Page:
The contemporary democratic humanitarian is a staunch proponent of “international law” and “international justice” as a way for the Western world to do penance for its missionary, colonial, and imperial past. However, argues the French philosopher Chantal Delsol, this purportedly humanitarian project is deeply flawed in its premises, means, and ends. In Unjust Justice, Delsol shows that as the favorite weapons in today’s “progressive” arsenal, the ideals and institutions of international law reflect the very moralistic dogmatism and inquisitorial spirit that the Enlightenment originally sought to replace.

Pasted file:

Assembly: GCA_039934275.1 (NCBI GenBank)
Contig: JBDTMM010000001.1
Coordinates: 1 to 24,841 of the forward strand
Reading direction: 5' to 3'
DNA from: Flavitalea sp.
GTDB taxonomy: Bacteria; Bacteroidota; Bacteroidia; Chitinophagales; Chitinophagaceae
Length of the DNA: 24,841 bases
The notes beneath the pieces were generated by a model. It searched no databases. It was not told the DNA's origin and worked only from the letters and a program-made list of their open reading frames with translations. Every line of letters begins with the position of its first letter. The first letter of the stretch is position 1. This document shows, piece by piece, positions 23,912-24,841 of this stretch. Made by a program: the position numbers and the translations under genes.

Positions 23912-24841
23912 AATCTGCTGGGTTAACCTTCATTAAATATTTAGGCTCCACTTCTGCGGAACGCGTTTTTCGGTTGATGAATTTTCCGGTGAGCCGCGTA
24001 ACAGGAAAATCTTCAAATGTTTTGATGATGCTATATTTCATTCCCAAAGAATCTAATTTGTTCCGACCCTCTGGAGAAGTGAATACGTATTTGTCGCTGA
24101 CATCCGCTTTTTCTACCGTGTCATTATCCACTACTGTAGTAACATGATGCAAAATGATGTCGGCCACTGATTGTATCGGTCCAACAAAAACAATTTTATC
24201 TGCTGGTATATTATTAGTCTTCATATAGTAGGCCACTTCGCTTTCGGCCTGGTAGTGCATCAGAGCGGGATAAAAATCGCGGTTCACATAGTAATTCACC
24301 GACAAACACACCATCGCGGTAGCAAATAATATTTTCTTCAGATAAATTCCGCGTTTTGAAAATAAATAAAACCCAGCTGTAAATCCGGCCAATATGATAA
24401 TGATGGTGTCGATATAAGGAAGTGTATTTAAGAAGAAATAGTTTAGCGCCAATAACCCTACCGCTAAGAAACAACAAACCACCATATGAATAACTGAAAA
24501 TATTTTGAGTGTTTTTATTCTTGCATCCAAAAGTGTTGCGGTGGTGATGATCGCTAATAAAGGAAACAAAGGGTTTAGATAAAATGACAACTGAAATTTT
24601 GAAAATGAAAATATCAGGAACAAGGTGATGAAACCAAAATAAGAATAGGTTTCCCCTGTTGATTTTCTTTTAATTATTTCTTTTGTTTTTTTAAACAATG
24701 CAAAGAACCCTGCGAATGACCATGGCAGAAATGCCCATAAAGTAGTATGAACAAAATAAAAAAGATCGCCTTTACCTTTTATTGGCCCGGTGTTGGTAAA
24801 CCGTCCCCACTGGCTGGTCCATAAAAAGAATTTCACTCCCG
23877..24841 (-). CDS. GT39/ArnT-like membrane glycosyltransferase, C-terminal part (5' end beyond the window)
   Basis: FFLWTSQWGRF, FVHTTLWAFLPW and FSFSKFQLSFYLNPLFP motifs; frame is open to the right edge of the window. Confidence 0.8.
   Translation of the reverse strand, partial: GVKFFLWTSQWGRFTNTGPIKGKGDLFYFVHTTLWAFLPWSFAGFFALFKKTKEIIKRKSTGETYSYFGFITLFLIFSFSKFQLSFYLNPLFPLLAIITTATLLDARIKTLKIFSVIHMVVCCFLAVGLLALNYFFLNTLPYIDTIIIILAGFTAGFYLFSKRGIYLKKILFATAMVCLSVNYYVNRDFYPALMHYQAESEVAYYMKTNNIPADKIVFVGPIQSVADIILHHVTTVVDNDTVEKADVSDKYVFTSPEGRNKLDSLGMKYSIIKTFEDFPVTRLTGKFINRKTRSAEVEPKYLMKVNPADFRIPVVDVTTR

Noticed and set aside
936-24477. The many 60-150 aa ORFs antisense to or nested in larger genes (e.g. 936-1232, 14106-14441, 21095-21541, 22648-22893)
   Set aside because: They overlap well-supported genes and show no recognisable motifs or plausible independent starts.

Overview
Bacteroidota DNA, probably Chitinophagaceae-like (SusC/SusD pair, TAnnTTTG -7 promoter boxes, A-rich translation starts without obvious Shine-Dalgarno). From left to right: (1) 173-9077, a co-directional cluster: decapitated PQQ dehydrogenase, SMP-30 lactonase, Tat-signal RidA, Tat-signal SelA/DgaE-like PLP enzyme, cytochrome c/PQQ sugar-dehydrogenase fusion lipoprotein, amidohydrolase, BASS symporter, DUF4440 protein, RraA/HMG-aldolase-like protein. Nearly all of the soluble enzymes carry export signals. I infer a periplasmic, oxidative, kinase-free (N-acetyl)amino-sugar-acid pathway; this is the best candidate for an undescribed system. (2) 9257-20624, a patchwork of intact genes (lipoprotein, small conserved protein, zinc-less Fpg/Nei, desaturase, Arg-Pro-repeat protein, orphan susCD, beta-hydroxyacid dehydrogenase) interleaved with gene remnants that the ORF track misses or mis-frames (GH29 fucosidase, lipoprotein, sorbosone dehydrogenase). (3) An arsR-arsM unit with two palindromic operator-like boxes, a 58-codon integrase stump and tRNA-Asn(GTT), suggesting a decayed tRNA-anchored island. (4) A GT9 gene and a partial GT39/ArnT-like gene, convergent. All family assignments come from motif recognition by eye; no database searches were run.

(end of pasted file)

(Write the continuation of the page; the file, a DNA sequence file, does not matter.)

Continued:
Older liberals, such as Montesquieu and Kant, were aware of the tyrannical potential of Enlightenment thought. Montesquieu therefore mounted a sturdy defense of human cultural and political diversity, and Kant distinguished sharply between the moral and the legal order. Contemporary progressives, on the other hand, betray a naïve and moralistic glibness. Delsol deflates their pretensions, unmasks their hypocrisies, and exposes the logic of their tyrannical methods. In so doing, she defends those real human and political values that are threatened by the contemporary zeal for international law.